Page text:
• Lunch On Grass
  • Lunch In Situ
  • Ohmyprints 05052019 065221

Additional Information

“Lunch on the Grass – Kakadu Billabong” is my take on the French artist Manet’s 1863 painting, “Le De Jeuner L’herbe” but in

an outback setting.

I have always been intrigued by the story behind this figurative landscape painting.  I admire the risk taker and rule breaker Manet was – his struggles against the Paris Salon for him to conform to classic style verses his modernist/impressionist leaning, his disregard for conventional subjects, correct perspectives etc.  I also love the ambiguity of this work and the more questions it raises when the more one looks.  All is not what it seems when you understand the back story.

My approach to this painting was to accomplish the strong triangular positioning of the central figures and to create a noticeable play of dappled light by applying transparent oil glaze brush strokes over contrasting dark shadows and always mindful to keep the brushstrokes lively and playful.

There is a predominance of pink hues in the light areas to reflect the same tones found in the Australian outback and the Kakadu National Park. Abstract figurative landscape.

 

Lunch on the Grass – Kakadu Billabong

Kathryn Fenton

AUD$950
Size: 90w x 120h x 4d cms
View in my room

or 4 fortnightly payments of AUD$237.50 with Afterpay More info

Mixed media – acrylic oil and charcoal on deep canvas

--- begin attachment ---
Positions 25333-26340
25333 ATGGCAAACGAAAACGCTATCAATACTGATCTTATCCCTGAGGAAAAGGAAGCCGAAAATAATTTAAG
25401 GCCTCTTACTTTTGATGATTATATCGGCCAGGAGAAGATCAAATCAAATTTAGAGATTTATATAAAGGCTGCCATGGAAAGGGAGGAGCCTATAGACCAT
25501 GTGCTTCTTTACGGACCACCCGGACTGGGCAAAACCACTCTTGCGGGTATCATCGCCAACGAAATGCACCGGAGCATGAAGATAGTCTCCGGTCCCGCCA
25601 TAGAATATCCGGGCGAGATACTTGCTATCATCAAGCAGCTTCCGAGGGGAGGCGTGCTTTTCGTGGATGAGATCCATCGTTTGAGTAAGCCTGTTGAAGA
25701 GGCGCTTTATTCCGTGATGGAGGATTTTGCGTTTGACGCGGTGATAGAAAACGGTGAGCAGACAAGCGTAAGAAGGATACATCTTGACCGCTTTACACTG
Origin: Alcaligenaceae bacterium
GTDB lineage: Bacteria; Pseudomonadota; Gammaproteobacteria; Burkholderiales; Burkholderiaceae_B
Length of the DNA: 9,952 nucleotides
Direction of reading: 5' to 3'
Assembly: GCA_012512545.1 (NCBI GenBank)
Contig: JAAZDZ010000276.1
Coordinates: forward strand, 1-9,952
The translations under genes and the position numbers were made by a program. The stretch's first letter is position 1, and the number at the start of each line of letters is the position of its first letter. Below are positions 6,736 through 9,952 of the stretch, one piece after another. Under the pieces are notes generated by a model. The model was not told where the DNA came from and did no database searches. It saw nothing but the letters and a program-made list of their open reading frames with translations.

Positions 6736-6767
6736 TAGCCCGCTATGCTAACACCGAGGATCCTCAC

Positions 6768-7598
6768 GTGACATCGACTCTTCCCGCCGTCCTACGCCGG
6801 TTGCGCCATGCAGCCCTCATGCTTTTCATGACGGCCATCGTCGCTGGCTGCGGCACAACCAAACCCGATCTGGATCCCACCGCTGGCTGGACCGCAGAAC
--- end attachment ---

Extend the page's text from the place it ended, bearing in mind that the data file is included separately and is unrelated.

Ready to hang

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Additional Information

“Lunch on the Grass – Kakadu Billabong” is my take on the French artist Manet’s 1863 painting, “Le De Jeuner L’herbe” but in

an outback setting.

I have always been intrigued by the story behind this figurative landscape painting.  I admire the risk taker and rule breaker Manet was – his struggles against the Paris Salon for him to conform to classic style verses his modernist/impressionist leaning, his disregard for conventional subjects, correct perspectives etc.  I also love the ambiguity of this work and the more questions it raises when the more one looks.  All is not what it seems when you understand the back story.

My approach to this painting was to accomplish the strong triangular positioning of the central figures and to create a noticeable play of dappled light by applying transparent oil glaze brush strokes over contrasting dark shadows and always mindful to keep the brushstrokes lively and playful.

There is a predominance of pink hues in the light areas to reflect the same tones found in the Australian outback and the Kakadu National Park. Abstract figurative landscape.